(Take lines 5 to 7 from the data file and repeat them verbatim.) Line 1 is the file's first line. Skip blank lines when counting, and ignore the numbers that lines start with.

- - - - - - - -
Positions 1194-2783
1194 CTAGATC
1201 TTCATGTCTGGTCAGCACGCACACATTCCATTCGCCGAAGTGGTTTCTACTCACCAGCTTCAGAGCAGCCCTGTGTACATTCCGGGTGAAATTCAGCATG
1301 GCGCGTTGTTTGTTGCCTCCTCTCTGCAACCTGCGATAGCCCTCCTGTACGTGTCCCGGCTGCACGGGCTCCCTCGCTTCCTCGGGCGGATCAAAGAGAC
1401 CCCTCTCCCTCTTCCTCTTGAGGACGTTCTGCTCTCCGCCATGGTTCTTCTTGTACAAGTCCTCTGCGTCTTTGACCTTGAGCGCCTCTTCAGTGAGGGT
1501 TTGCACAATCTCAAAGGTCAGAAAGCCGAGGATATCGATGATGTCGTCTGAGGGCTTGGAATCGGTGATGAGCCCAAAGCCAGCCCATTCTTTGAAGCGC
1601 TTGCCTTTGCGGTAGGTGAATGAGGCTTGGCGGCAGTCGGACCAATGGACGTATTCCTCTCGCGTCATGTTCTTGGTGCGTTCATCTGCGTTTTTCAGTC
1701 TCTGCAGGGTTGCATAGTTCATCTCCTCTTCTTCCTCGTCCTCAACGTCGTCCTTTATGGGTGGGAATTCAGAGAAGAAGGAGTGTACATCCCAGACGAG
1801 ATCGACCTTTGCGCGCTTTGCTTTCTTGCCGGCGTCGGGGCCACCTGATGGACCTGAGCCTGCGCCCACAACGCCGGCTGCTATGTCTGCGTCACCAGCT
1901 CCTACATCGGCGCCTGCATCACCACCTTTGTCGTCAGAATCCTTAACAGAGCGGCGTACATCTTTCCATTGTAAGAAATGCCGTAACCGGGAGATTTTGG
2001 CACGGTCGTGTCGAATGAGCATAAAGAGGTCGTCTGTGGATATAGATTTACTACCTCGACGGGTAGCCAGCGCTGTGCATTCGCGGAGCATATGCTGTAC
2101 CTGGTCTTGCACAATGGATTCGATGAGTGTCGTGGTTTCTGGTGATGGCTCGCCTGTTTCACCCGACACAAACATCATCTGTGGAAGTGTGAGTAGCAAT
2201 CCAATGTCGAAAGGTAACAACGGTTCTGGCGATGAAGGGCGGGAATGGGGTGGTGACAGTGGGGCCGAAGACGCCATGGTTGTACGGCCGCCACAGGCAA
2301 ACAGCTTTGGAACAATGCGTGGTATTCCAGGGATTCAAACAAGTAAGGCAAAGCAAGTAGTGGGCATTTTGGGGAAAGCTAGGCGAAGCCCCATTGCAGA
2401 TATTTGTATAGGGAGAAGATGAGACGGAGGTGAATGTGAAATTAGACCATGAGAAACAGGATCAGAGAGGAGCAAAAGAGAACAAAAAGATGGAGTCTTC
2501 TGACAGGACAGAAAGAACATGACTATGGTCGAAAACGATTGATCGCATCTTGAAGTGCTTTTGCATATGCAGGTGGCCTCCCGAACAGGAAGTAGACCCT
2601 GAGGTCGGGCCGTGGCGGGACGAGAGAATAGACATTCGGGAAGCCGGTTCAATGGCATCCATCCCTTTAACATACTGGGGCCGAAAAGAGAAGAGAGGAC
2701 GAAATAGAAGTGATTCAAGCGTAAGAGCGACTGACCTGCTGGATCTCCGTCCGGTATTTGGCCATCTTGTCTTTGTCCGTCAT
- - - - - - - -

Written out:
1401 CCCTCTCCCTCTTCCTCTTGAGGACGTTCTGCTCTCCGCCATGGTTCTTCTTGTACAAGTCCTCTGCGTCTTTGACCTTGAGCGCCTCTTCAGTGAGGGT
1501 TTGCACAATCTCAAAGGTCAGAAAGCCGAGGATATCGATGATGTCGTCTGAGGGCTTGGAATCGGTGATGAGCCCAAAGCCAGCCCATTCTTTGAAGCGC
1601 TTGCCTTTGCGGTAGGTGAATGAGGCTTGGCGGCAGTCGGACCAATGGACGTATTCCTCTCGCGTCATGTTCTTGGTGCGTTCATCTGCGTTTTTCAGTC